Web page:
(Billions of Dollars)

1000.0 500.0 0.0 -500.0

02 03 04 05 06 07 08 09 10 11 12 13 14 15 16 17 18 19 20 Corporate Retained Earnings

Consumer Prices (% Change Year Ago)

6.0 4.0 2.0 0.0 -2.0

02 03 04 05 06 07 08 09 10 11 12 13 14 15 16 17 18 19 20 Consumer Price Index Core Consumer Price Index

Federal Budget Surplus 0.0 -200.0 -400.0 -600.0 -800.0 -1000.0 -1200.0 -1400.0 -1600.0

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U.S. Forecast / December 2017

(Billions of Dollars)

02 03 04 05 06 07 08 09 10 11 12 13 14 15 16 17 18 19 20 Federal Budget Surplus


C harts

Federal Funds Rate (%)

6.0 5.0 4.0 3.0 2.0 1.0 0.0 -1.0

02 03 04 05 06 07 08 09 10 11 12 13 14 15 16 17 18 19 20 Fed Funds Rate

Real GDP Growth and Federal Funds Rate 10.0

(%)

5.0 0.0 -5.0 -10.0

02 03 04 05 06 07 08 09 10 11 12 13 14 15 16 17 18 19 20 Quarterly Growth Rate Real GDP Fed Funds Rate

Industrial Production 120.0

(2002=100)

115.0 110.0 105.0 100.0 95.0 90.0 85.0

02 03 04 05 06 07 08 09 10 11 12 13 14 15 16 17 18 19 20 Industrial Production Institute for Economic Competitiveness

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C harts

Private Fixed Nonresidential Investment (Billions of Dollars)

3000.0 2500.0 2000.0 1500.0 1000.0

02 03 04 05 06 07 08 09 10 11 12 13 14 15 16 17 18 19 20 Private Fixed Nonresidential Investment

Manufacturing Employment (Millions)

16.0 15.0 14.0 13.0 12.0 11.0

02 03 04 05 06 07 08 09 10 11 12 13 14 15 16 17 18 19 20 Manufacturing Employment

Money Supply

4000.0

(Annual Growth Rate %)

3500.0 3000.0 2500.0 2000.0 1500.0 1000.0

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U.S. Forecast / December 2017

02 03 04 05 06 07 08 09 10 11 12 13 14 15 16 17 18 19 20 Annual Growth Rate of M1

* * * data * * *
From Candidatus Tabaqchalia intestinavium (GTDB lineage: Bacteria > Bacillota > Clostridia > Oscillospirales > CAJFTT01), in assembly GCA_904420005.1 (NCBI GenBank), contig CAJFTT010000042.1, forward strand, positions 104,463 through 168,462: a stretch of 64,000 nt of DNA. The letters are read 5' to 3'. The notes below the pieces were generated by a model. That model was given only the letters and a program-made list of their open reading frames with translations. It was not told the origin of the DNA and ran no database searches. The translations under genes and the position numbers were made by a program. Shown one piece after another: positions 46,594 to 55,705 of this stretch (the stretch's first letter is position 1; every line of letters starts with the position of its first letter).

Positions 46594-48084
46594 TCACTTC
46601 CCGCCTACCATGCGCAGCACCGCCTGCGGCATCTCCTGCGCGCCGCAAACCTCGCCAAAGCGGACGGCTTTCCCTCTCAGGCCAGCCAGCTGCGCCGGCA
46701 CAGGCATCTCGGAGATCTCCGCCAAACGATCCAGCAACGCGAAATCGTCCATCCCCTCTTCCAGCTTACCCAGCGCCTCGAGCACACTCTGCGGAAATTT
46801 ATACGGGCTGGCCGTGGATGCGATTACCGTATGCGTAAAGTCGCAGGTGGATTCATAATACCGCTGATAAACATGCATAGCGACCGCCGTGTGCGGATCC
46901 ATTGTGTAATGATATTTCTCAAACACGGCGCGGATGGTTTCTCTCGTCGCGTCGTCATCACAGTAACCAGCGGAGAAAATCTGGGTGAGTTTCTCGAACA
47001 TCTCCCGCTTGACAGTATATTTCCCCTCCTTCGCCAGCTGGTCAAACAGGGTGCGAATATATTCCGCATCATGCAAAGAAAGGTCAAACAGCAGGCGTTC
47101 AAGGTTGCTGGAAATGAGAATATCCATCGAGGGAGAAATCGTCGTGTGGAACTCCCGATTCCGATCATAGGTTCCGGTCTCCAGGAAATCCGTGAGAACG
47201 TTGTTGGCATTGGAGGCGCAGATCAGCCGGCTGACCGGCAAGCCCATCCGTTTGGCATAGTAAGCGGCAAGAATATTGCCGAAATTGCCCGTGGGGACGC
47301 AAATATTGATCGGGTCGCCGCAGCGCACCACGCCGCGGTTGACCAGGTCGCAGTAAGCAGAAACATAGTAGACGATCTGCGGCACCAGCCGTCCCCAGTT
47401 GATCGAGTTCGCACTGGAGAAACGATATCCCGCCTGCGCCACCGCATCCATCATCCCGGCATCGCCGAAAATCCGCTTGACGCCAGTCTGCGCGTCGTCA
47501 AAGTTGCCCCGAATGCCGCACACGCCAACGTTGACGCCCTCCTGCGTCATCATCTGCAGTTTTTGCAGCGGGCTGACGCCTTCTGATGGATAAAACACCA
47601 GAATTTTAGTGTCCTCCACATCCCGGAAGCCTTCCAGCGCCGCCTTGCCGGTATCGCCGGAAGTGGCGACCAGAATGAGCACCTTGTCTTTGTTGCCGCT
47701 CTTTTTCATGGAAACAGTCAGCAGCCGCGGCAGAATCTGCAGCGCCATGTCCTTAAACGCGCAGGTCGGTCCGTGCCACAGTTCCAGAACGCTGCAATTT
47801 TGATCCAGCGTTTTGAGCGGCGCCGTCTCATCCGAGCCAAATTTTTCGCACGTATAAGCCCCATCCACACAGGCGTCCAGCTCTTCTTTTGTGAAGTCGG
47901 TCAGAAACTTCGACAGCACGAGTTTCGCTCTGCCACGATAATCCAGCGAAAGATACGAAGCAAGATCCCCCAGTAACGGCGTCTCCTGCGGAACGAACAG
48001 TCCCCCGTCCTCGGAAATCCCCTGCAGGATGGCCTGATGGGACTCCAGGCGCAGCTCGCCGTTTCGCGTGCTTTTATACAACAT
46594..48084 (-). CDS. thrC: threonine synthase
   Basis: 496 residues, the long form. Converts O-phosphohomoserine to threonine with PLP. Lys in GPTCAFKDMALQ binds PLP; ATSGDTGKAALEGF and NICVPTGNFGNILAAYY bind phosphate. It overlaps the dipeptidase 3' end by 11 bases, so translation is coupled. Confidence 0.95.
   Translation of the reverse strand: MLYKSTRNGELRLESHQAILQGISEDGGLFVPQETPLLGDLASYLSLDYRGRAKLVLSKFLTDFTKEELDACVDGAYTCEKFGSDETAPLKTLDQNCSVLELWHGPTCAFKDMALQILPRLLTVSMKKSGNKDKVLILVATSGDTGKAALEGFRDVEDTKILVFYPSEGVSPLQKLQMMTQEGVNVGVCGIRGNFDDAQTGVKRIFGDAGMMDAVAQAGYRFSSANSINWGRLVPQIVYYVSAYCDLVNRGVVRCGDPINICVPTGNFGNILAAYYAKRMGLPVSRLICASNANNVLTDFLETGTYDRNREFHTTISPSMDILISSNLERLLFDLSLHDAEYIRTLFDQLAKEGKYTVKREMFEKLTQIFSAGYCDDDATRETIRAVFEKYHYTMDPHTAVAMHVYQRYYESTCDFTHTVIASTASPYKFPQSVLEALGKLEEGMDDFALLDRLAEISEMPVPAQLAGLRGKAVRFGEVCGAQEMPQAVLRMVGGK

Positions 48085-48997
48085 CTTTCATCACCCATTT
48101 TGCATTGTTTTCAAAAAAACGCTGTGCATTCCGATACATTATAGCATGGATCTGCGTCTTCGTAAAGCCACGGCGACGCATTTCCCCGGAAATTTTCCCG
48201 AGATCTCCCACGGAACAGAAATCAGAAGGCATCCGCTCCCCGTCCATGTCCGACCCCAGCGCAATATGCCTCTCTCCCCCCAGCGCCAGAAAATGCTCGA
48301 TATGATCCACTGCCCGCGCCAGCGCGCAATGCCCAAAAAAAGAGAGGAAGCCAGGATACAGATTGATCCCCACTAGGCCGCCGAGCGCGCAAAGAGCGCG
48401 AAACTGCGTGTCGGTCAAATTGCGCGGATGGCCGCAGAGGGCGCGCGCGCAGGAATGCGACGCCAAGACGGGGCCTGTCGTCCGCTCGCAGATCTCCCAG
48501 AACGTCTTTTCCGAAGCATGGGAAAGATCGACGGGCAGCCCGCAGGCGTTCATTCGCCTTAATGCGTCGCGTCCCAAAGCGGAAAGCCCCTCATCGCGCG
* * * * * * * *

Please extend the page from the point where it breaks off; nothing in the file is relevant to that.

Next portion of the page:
C harts

Total Nonfarm Payroll Employment 155.0

(Millions)

150.0 145.0 140.0 135.0 130.0 125.0

02 03 04 05 06 07 08 09 10 11 12 13 14 15 16 17 18 19 20 Total Nonfarm Employment

Oil and Consumer Confidence Oil ($ Per Barrel) - Left Axis

140.0

100

120.0

90

100.0 80.0

80

60.0

70

40.0

60

20.0 0.0

02 03 04 05 06 07 08 09 10 11 12 13 14 15 16 17 18 19 20 Price of Oil WTI Consumer Sentiment

50

Real After Tax Profits 3000.0

(Billions of Dollars)

2500.0 2000.0 1500.0 1000.0 500.0 0.0

02 03 04 05 06 07 08 09 10 11 12 13 14 15 16 17 18 19 20 Real After Tax Profits Institute for Economic Competitiveness

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C harts

Real Disposable Income and Consumption (% Change Year Ago)

6.0 4.0 2.0 0.0 -2.0 -4.0

02 03 04 05 06 07 08 09 10 11 12 13 14 15 16 17 18 19 20 Real Disposable Income Consumption

Real Investment Equipment & Software 1400.0

(Billions of Dollars)

1200.0 1000.0 800.0 600.0 400.0

02 03 04 05 06 07 08 09 10 11 12 13 14 15 16 17 18 19 20 Real nonresidential investment-equipment & software

Trade Balance and Real Exchange Rate

-400

1.50

-500

1.40 1.30

-600

1.20

-700

1.10

-800

1.00

-900 -1000

18

U.S. Forecast / December 2017

0.90 02 03 04 05 06 07 08 09 10 11 12 13 14 15 16 17 18 19 20 Trade Balance (Billions $) Left axis U.S. Dollar Real Exchange Rate (2000 = 1.0) Right axis

0.80


C harts

Twin Deficits 0.0 -200.0 -400.0 -600.0 -800.0 -1000.0 -1200.0 -1400.0 -1600.0

(Billions of Dollars)

02 03 04 05 06 07 08 09 10 11 12 13 14 15 16 17 18 19 20 U.S. Federal Budget Surplus Current Account

Civilian Unemployment Rate 10.0

(%)

9.0 8.0 7.0 6.0 5.0 4.0 3.0

02 03 04 05 06 07 08 09 10 11 12 13 14 15 16 17 18 19 20 Unemployment Rate

Yield Curve 7.0 6.0 5.0 4.0 3.0 2.0 1.0 0.0

(%)

02 03 04 05 06 07 08 09 10 11 12 13 14 15 16 17 18 19 20 1-Year T-Bill Yield 5 Year Treasury Bond Yield 30 year Treasury Bond Yield Institute for Economic Competitiveness

19


T a b les Table 1. Annual Summary of the Long-Term Forecast of the U.S.

Table 1. Summary of the Long-Term Forecast of the U.S.

Composition of Real GDP, Percent Change Gross Domestic Product Final Sales of Domestic Product Total Consumption Durables Nondurables Services Nonresidential Fixed Investment Equipment & Software Information Processing Equipment Computers & Peripherals Communications Equipment Industrial Equipment Transportation Equipment Aircraft Other Equipment Structures Commercial & Health Care Manufacturing Power & Communication Mining & Petroleum Other Residential Fixed Investment Exports Imports Federal Government State & Local Government Billions of Dollars Real GDP Nominal GDP